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Mamet conjures a worst-case scenario for the Bush twins

With Spartan, David Mamet takes on the digi-tech, hard-Clancy-core intel thriller most often inflated by Tony Scott and like-minded plodders, and typically he elevates it, botches it, and exploits it for searing political comment. Mamet is always the dilettante in any genre but his own: Spartan is structured, perhaps deliberately, like a drunken walk through a hedge maze, rife with dead ends, backtracking, and impatient short cuts. Still, he remains as interested in the severe moral relativism of masculine arenas as in their juicy patois. What's more, he's one of our great leftist cynics (Wag the Dog remains a formidably ballsy script sleepily directed), and however cheaply made, Spartan might be the most explicitly accusatory election-year release since 1992's The Panama Deception.

It's also, naturally, a good deal cheesier. The film starts out with espionage übermensch Val Kilmer training recruits and muttering Mametian aphorisms, graduates to a secret-service-trauma kidnapping (we're not even told who the missing girl is for quite some time), and eventually becomes a wholesale conspiracy thriller involving white slavery and White House turpitude. Clearly the conceptual fulcrum, Kilmer's Robert Scott is a seasoned, fearless, merciless "worker bee" who suddenly finds himself alone on a crusade, like the titular soldier. Kilmer's familiar taciturnity—or is it disinterest?—defines Scott as merely an abstract idea with fast reflexes and a killer deadpan. But that's all jake for honest B-movies, where outrageous subversion can come pulp-costumed in a clown suit full of plot holes.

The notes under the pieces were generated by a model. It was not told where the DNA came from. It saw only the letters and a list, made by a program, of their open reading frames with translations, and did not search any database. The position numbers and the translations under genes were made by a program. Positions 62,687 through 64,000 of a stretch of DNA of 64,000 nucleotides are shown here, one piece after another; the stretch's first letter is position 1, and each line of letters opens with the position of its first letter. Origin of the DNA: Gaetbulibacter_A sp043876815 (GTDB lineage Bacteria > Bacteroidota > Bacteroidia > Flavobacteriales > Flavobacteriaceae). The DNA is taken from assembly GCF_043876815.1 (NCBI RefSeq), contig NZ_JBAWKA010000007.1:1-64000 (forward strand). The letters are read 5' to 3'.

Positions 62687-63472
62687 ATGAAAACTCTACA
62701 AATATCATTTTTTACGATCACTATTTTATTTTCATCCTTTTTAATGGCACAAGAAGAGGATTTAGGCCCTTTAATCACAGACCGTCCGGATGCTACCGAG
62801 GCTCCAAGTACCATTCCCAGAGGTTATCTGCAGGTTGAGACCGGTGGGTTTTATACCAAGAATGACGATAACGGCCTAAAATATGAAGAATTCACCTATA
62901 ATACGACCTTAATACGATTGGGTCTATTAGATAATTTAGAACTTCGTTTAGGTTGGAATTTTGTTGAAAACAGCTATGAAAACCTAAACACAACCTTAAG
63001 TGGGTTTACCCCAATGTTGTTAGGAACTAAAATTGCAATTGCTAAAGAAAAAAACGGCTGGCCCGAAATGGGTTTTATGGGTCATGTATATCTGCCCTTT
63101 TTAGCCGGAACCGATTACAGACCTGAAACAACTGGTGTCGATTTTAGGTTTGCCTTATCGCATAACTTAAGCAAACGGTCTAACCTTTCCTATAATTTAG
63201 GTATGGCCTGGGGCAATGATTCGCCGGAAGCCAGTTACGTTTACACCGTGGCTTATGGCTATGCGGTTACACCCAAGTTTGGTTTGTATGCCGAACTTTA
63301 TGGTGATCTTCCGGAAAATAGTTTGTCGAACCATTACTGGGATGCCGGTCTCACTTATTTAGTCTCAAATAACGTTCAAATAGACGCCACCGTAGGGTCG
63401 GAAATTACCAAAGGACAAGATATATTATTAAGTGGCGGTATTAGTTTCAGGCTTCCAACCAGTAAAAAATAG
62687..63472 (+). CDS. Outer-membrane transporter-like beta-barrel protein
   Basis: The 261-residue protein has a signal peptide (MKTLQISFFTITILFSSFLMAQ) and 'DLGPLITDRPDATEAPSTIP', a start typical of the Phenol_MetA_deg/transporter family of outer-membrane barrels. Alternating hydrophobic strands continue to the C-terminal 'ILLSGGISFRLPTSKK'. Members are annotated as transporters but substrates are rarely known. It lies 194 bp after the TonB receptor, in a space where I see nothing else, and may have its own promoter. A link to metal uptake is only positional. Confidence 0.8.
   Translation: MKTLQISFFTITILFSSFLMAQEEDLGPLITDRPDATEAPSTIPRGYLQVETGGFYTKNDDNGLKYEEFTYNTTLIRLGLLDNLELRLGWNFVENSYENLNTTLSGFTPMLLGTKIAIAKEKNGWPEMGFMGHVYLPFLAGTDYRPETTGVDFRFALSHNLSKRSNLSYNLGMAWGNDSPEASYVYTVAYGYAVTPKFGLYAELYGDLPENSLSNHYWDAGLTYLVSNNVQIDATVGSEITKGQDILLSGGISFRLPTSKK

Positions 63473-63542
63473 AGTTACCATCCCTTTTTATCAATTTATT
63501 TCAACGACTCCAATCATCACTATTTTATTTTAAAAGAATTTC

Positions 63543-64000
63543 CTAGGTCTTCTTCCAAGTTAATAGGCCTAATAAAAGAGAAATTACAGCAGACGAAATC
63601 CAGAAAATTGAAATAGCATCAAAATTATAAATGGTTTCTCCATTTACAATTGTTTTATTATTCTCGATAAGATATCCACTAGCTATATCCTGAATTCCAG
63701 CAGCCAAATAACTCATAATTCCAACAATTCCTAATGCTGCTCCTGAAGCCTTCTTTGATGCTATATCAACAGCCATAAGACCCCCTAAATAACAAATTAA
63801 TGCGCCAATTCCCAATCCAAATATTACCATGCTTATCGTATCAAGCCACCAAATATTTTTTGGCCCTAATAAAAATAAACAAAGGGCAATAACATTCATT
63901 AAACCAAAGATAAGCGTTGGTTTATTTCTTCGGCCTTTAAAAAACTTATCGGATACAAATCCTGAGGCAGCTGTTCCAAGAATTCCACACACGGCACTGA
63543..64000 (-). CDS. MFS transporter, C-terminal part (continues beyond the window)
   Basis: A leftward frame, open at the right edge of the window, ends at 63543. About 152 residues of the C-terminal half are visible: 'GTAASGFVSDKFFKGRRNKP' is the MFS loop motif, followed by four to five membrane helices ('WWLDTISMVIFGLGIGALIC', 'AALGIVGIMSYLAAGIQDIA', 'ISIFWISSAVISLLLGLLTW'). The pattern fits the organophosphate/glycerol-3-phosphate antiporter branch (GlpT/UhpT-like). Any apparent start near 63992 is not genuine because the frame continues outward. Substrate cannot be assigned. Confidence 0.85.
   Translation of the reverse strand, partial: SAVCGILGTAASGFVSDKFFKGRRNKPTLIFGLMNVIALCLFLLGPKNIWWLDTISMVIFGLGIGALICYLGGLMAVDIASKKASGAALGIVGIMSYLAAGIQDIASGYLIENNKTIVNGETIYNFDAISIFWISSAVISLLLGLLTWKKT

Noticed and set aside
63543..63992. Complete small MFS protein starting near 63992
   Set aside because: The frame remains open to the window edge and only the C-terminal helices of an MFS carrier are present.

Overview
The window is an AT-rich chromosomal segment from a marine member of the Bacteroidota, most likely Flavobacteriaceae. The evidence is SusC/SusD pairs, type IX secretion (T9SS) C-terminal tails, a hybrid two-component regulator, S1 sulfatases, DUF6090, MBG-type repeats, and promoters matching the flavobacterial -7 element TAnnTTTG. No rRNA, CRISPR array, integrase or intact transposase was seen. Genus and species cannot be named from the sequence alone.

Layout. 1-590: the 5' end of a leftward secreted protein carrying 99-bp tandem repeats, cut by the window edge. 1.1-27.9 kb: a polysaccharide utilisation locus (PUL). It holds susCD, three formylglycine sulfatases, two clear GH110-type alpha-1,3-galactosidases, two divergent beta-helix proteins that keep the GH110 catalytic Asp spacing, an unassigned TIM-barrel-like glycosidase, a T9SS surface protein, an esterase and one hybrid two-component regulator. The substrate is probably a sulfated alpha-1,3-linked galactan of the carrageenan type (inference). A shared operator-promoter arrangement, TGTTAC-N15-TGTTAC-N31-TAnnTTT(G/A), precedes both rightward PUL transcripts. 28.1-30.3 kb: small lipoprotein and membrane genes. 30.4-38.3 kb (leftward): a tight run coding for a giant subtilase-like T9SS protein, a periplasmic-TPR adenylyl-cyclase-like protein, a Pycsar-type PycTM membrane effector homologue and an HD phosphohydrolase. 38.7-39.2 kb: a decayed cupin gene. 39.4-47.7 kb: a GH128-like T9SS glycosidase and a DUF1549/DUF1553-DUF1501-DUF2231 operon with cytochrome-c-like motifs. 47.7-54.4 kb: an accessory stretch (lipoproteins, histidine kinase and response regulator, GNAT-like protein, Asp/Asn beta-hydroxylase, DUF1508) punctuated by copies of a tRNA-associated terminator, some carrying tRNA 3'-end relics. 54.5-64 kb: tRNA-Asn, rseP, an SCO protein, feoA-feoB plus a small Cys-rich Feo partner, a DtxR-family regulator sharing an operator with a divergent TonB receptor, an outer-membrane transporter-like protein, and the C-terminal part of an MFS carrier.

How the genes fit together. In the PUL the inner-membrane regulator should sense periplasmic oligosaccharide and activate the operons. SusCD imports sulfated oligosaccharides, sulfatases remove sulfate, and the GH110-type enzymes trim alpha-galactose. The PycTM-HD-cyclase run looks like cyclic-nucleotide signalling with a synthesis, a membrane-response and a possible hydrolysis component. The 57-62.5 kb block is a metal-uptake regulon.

Spartan boils down to Mamet daydreaming about the worst-case scenario for the Bush daugh-ters—the movie's abduction crisis initiates the administration's disposable-human strategy for re-election. (What we wouldn't give for a reaction to the movie from the First Twins.) Mamet scrambles in a little Clintonian indiscretion and a Betty Fordian first lady, but there's little question that he's aiming this modest shoulder rocket at Bush-Cheney Corp., and that the moral gist of his wild tale is essentially true. By despairing of the military or intelligence communities rather than heroizing them, Mamet is quietly bucking the system—not just Hollywood, but the larger octopus, which will surely engineer the movie's neglect just as congressmen blackmail broadcasting companies into suspending Howard Stern and federal tax dollars pour into faith-based institutions on their way to buying ticket blocks for The Passion of the Christ. We'll take our counterprogramming where we can find it.

 
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